Classic Trucks

Classic trucks are American icons. See photos and read about classic truck lineups in the Classic Trucks Channel.

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1935-1936 Stewart Panel and Dump Truck

Putting quality ahead of quantity, Stewart was never a large-scale producer. The 1936 one-ton panel truck had power enough for highway speeds of the day, but it still couldn't counter lagging sales.

1937-1938 Studebaker Coupe-Express

The beautiful 1937 Studebaker Coupe-Express combined a coupe cabin and an open cargo bed predicting the car-pickup category by decades. Learn more about this exquisitely crafted machine.

1939 Studebaker L5 Coupe-Express

Despite improving on previous models' performance and style ,the 1939 Studebaker L5 Coupe-Express met with disappointing sales, closing out Studebaker's ahead-of-its-time three-year experiment with the car-pickup concept.

1947 Studebaker M-5 Coupe Express

Unlike Studebaker's 1937-1939 Coupe-Express models, which were car-pickup hybrids, the 1947 Studebaker M-5 Coupe Express descended from a line of true trucks. Despite its collectability, this model has its drawbacks.

1951 Studebaker 2R5 Pickup

The 1951 Studebaker 2R5 pickup was part of the Studebaker 2R series the company's first postwar truck design. Billed as "The '49er" the Studebaker 2R family arrived in early 1948 to replace the prewar M-series.

1961 Studebaker Champ

Seeking to combat dwindling truck sales Studebaker introduced the Champ in 1961. It featured a front grille courtesy of the Lark car model plus comfortable interior styling.

1941 Chevrolet Series AK Pickup

The 1941 Chevrolet Series AK pickup was a tough truck with a smooth look. At the time it was the broadest commercial lineup in Chevy history, comprising two engines, three transmissions, five axle ratios, and nine wheelbases. Read about the 1941 Chevrolet Series AK pickup.

1946 GMC CC-152 Pickup

The 1946 GMC CC-152 Pickup was a continuation of a prewar design that first appeared with the 1941 model. The basic cab and sheetmetal, including new front fenders with headlight pods, were shared with Chevrolet. Check out the 1946 GMC CC-152 Pickup.

1955-1957 Chevrolet Light-Duty Trucks

The 1955-1957 Chevrolet light-duty trucks featured an all-new elegant body style and mechanical improvements like a small-block V-8. Here came the new Chevrolet looking like a baby Cadillac with a Ferrari grille. See pictures and read about this truck.

1937 International C-1 Pickup

Like virtually the rest of American industry, International Harvester Company was in dire straits during the Great Depression of the early 1930s. Read about the company's coping strategy and its successful 1937 International C-1 Pickup truck.

1948-1952 Ford F-Series Trucks

Ford F-Series trucks were introduced in 1948 and have enjoyed half a century of popularity. Its long trip to the top of the sales charts can be traced to Ford's first new vehicles to come out after World War II. Read about the F-Series trucks.

1949-1956 Studebaker Trucks

The 1949-1956 Studebaker trucks, including the 2R and 3R series, were among the best the company made. One novel feature exploited by Studebaker's advertising was "lift the hood accessibility" to the engine. Read about 1949-1956 Studebaker trucks.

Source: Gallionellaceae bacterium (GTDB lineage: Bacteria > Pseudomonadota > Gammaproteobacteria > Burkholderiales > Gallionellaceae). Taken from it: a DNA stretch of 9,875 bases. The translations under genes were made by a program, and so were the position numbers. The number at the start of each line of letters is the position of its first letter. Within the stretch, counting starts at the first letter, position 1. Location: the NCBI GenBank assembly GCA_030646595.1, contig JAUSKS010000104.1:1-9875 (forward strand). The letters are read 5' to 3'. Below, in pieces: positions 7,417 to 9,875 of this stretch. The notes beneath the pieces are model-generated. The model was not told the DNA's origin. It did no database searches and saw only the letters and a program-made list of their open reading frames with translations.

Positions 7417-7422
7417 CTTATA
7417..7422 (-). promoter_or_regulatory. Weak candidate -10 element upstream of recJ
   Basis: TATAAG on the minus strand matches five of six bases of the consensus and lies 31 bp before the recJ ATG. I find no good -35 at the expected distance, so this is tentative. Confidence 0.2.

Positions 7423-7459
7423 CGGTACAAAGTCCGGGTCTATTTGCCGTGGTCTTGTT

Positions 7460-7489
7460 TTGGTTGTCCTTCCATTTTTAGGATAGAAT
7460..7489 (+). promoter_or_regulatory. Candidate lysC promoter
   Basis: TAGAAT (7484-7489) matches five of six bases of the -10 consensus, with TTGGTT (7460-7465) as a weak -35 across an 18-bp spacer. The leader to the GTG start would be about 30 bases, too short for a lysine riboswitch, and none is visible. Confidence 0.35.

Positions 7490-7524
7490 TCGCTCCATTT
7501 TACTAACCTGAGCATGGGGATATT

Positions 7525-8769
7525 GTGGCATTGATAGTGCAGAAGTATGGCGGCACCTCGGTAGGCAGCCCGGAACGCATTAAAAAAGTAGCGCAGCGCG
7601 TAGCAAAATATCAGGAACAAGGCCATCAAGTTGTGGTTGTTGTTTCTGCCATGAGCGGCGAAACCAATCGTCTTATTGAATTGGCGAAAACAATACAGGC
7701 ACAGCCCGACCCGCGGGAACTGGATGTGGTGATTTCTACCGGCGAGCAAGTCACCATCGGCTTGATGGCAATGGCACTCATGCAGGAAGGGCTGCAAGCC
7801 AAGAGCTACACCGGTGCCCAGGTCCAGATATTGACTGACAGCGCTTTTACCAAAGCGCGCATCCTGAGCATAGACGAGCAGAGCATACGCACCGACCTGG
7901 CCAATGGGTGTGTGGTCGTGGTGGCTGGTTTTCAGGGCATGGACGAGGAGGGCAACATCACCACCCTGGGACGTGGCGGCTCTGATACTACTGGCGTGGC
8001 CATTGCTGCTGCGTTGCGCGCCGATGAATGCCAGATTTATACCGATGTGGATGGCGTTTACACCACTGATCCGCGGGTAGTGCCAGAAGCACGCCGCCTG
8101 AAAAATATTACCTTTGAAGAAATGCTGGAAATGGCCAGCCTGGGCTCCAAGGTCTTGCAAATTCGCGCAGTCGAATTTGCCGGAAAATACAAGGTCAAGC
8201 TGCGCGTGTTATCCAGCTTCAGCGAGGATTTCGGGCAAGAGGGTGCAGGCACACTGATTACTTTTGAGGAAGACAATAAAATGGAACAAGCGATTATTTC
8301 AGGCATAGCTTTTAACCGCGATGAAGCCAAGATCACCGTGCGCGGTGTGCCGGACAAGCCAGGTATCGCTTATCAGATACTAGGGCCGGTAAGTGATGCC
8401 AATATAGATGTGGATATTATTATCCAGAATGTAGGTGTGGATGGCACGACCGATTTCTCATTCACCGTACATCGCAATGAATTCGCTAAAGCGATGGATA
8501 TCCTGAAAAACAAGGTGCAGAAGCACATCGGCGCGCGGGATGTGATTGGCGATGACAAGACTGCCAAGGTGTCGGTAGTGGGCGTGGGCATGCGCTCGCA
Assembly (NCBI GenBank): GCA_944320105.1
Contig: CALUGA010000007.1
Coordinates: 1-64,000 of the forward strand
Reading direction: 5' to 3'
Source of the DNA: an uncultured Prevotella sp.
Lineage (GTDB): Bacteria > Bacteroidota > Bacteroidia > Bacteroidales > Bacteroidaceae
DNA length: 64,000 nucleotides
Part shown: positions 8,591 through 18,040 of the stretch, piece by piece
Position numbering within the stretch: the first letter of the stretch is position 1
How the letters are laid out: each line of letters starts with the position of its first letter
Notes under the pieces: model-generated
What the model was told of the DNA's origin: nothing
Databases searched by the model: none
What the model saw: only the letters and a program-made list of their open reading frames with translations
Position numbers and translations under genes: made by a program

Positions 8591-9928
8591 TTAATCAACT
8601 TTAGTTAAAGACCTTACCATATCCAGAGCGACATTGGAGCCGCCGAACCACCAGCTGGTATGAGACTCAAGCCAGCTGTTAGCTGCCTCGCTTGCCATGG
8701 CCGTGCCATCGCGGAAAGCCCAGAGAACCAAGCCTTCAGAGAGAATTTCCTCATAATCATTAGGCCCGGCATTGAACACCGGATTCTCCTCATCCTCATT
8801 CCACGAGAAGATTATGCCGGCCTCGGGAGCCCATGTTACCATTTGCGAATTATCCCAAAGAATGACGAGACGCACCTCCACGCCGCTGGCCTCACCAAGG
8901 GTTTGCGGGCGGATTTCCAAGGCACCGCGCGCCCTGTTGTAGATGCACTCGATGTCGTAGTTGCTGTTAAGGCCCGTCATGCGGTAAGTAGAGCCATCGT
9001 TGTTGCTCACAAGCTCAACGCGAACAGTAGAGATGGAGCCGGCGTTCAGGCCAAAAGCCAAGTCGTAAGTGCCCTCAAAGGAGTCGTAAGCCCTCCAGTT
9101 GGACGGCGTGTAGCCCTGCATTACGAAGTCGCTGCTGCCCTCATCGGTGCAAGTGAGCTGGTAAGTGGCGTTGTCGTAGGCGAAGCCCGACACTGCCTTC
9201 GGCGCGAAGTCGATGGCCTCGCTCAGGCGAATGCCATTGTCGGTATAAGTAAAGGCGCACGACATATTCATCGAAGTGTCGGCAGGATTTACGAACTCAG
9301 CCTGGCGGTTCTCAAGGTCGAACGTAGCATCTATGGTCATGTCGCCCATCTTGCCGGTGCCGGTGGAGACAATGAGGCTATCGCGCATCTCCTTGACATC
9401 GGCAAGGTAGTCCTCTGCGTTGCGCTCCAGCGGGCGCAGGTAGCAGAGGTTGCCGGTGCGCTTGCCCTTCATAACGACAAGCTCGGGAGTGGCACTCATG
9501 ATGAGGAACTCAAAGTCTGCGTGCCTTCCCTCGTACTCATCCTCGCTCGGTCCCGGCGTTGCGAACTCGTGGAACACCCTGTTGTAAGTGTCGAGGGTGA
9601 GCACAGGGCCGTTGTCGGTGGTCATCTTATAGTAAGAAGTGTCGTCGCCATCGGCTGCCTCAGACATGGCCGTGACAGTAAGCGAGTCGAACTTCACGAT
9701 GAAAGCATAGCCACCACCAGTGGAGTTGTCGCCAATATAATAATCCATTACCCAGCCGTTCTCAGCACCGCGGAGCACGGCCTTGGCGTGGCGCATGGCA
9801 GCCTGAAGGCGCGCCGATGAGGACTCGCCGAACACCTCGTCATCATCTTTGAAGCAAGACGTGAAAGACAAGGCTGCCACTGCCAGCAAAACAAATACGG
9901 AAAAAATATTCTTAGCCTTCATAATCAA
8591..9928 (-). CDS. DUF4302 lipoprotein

1947-1955 Chevrolet Trucks

Cosmetically, GM's 1947 Advance-Design trucks looked unlike anything built to that time. "Round and juicy" is the way retired GM design vice president Charles M. Jordan describes them. Check out the stylish load-haulers in this article.

1957-1960 Ford F-Series

The 1957-1960 Fords offered innovations in its F-Series pickup trucks that had lasting impact. The bed stretched over the wheels, which created an eight percent increase in cargo space. Learn about 1957-1960 Ford F-Series.

1953-1956 Ford F-100 Pickup

The 1953-1956 Ford F-100 Pickup had a powerful engine and was ruggedly handsome. That might explain its success when new and also its almost cult-like following as a collector vehicle. Learn more about his collectible Ford truck.

1958-1960 Dodge Pickup

The 1957-1960 Dodge Pickup with its numerous redesigns is representative of a significant styling interlude. Changes over the years included quad headlamps, reworked horizontal-bar grille and two-tone paint combinations. Read about this classic car.

1940-1949 Ford Trucks

There were ups and downs for Ford during the 1940s. The 1940s Ford trucks took on car styling for the first time since 1932. Learn how Ford trucks evolved during the 1940s in this article.

1970-1979 Ford Trucks

The Courier and Louisville Line were Ford's new 1970-1979 trucks. The less strict government regulations helped the Ford trucks gain popularity during this decade. Learn more about Ford trucks in the 1970s and see truck photos.

1960-1969 Ford Trucks

The 1960s Ford trucks grew bigger and gained diesel engine options. Although it was a tumultuous time in our nation's history, Ford expanded their truck model offerings. Learn more about 1960-1969 Ford trucks and see truck photos.

1950-1959 Ford Trucks

The 1950-1959 Ford Trucks’ designs went from simple to stylish. Ford also added car-truck hybrids to its line in the 1950s. Learn more about the early years of Ford trucks and see truck photos.

1930-1939 Ford Trucks

Ford's depression battle plan was simple: Build better cars and trucks. The Ford trucks of 1930 featured revised styling and sleek looks. Explore 1930s Ford trucks in this article.

1920-1929 Ford Trucks

The early Twenties were a time of expansion and innovation for Ford. As the Ford Company grew in the 1920s, so did the demand for Ford trucks. Explore 1920s Ford trucks in this article.

1903-1919 Ford Trucks

Ford trucks grew from a humble start in 1903 to the creation of an empire with the 1909 Ford Model T. Learn how Ford paved the road for more than 100 years of truck.